This debunked cancer treatment may give you Alzheimer’s
March 16th, 2016 by Holly Cornish
Doctors Still Push a Cancer Treatment
That was Debunked Years Ago
(It can give you Alzheimer’s. . .)
Prostate cancer kills about 28,000 every year… just in the United States. And each year, about 220,000 new cases are diagnosed. As things stand, one man out of every six will get prostate cancer during his lifetime.
In my opinion, every many over the age of 50 should be thinking about his plan for dealing with this disease because so many of us will get it. Better to inform yourself about your options now, in a calm frame of mind, instead of waiting until you’re diagnosed – and fear sets in.
But please be aware one of the most common treatments doctors recommend might not help – even though it’s been the medical standard for nearly seven decades.
Worse yet, it could literally make you lose your mind! Here’s the full story. . .
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It’s hard to believe, but I still encounter even top-notch integrative doctors who insist androgen deprivation therapy is a good option for prostate cancer. If alternative doctors are saying this, you can bet that legions of conventional doctors also push this conventional treatment.
They are sadly mistaken. It could be a severe double whammy to your health.
Doctors have clung to this dubious belief for 70 years
For decades, doctors have believed that male sex hormones — namely testosterone (T) — increase your risk of getting prostate cancer. They also believe T makes cancer cells grow more quickly.1
It all started in 1941 with Charles B. Huggins, a urologist at the University of Chicago. He conducted a study that “proved” to the medical world that testosterone therapy increases the risk of prostate cancer.2
Huggins studied dogs — the only animals (other than humans) that develop prostate problems regularly. He found that castration successfully shrank the dogs’ prostates and reduced cancer risk.
His conclusion from his canine study was simple: Prostate cancer shrinks with low T, and flourishes with high T.
Dr. Huggins did a similar study on men diagnosed with prostate cancer and found the same results. In 1966, he was awarded the Nobel Prize. And since then, doctors have never seriously questioned his conclusions… till recently.
This entrenched but mistaken assumption has been preached like gospel in medical schools ever since. Med students and residents parrot it like they’d made the discovery themselves… namely, that low-T or castrated men were protected from prostate cancer.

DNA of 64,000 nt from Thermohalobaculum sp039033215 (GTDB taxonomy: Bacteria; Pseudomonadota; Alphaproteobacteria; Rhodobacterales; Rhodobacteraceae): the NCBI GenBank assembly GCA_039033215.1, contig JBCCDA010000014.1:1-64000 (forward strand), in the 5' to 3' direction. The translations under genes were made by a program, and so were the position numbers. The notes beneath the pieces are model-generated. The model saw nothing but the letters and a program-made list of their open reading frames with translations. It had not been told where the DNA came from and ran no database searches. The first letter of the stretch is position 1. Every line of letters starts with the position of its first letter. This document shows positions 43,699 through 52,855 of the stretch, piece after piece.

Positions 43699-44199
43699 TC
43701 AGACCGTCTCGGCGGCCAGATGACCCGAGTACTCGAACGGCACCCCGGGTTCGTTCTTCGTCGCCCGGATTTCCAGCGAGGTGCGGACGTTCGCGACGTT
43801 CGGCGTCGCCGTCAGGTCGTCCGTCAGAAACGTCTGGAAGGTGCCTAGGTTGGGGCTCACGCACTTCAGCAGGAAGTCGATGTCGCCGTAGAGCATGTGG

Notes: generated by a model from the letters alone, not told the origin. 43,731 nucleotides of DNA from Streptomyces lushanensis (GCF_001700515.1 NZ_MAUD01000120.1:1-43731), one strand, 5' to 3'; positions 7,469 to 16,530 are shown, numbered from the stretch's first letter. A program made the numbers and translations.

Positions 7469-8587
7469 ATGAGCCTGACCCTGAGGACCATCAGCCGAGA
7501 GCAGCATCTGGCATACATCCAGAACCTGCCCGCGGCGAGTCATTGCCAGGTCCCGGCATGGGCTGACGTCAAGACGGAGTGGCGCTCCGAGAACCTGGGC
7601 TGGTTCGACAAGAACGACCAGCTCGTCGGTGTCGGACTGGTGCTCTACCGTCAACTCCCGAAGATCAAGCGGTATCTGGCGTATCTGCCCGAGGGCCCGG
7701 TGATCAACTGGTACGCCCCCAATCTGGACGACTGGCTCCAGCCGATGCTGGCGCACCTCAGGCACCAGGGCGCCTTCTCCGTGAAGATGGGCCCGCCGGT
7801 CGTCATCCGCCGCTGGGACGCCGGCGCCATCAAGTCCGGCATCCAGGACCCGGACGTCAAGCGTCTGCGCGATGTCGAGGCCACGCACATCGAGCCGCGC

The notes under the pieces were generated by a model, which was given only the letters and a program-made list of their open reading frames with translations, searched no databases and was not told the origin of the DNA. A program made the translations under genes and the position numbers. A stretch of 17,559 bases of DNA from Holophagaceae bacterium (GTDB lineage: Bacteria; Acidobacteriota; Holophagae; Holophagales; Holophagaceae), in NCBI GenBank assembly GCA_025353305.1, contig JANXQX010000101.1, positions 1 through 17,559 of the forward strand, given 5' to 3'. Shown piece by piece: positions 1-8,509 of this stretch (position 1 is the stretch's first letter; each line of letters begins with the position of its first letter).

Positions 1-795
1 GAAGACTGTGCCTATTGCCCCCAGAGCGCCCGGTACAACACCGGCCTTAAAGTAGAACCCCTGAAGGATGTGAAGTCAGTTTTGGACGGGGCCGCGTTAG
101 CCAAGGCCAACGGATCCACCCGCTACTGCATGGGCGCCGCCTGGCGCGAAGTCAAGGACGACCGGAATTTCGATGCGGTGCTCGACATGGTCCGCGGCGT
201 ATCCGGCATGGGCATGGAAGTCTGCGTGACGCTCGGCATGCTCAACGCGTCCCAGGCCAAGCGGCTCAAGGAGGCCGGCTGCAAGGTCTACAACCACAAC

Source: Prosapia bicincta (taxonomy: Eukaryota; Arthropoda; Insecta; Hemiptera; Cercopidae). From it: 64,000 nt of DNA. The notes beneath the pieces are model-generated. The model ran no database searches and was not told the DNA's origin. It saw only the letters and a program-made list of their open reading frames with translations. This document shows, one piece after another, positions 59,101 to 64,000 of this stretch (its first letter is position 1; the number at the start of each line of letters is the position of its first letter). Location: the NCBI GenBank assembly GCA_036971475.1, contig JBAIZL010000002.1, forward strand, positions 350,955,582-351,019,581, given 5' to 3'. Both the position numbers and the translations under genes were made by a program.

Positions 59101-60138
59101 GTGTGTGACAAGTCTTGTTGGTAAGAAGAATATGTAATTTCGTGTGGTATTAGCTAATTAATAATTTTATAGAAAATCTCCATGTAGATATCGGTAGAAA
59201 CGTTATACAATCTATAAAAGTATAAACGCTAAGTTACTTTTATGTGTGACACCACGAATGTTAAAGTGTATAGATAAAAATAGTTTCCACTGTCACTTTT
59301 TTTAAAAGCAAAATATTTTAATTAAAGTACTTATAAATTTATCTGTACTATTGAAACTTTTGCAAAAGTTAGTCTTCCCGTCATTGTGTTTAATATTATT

The fact is, supplementary T can benefit a great many men. High testosterone levels are good for your health. But doctors are afraid to prescribe T because of the fear of triggering dormant prostate cancer cells. It’s all nonsense.
When today’s leading expert, Harvard-based Dr. Abraham Morgentaler, began his medical career, he started treating male medical problems. Early in his practice, he began using testosterone therapy.
But he had some doubts… He too was concerned that T would trigger prostate cancer in his patients.
Other doctors implored him to stop using testosterone, fearful he’d spark a new wave of prostate cancer cases. One of his former medical school professors advised Dr. Morgentaler to stop, and added that if he continued to offer men T therapy, he should at least do a prostate biopsy first to make sure they didn’t have cancer.
So he started performing prostate biopsies to make sure there were no dormant cancer cells waiting to erupt.
Of the first 33 low-T men Dr. Morgentaler biopsied, six already had cancer – a rate of about 14 percent.3 Cancer rates at the time were between 0 and 2 percent.
And this 14 percent rate held steady as he tested more and more men with low testosterone.4
He was baffled. Why did cancer seem to flare up with T treatment, and yet such a high percentage of his low-T patients already had cancer? It didn’t make sense. Men with low T were supposed to enjoy protection against prostate cancer.
At the risk of being called a heretic, he started thinking that all the stories linking testosterone level to prostate cancer risk might be wrong.
After all, how often does prostate cancer strike men in their twenties when their T levels are at their lifetime peak? Instead, prostate cancer risk greatly increases as men age, when T is lower.
Finally his curiosity got the best of him.
He discovered the shocking truth in the archives
One afternoon he dug into the archives and went all the way back to Dr. Huggins’ original research. And that’s where Dr. Morgentaler discovered a shocking truth.
Huggins had based his conclusion about testosterone being “fuel for the fire” of prostate cancer on the basis of just one single patient! 5
After more detailed study, Dr. Morgentaler developed these revised (and more accurate) conclusions:
- Low testosterone does not protect against prostate cancer and probably increases your risk.
- High testosterone does not increase your risk of prostate cancer.
- Even men at high risk for prostate cancer don’t seem to suffer any sudden “explosion” of cancer when treated for a year with T therapy.
After he and a colleague immersed themselves in every bit of existing medical literature for a full year, they were stunned to discover that not a single study in human patients suggested that raising T levels increases the risk of prostate cancer.
Most doctors didn’t know what to make of Dr. Morgentaler’s results (and still don’t).
What’s more, there’s another late-breaking shocking fact your doctor probably doesn’t know yet…
Dr. Huggins’ “proven” treatment can cause dementia
It can take many years to alter established and cherished medical beliefs. That’s unfortunate for you. (And it’s why we bring you news from recent breakthrough studies here.)
Unbelievably, doctors still try to kill or slow the growth of prostate cancer with androgen deprivation therapy.6
This treatment reduces your testosterone levels, which does NOT protect you from prostate cancer, as Dr. Morgentaler’s work demonstrates.
Along with that glaring disadvantage, it also increases your risk of dementia and Alzheimer’s disease, according to Dr. John E. Morley, director of the division of geriatric medicine at Saint Louis University.7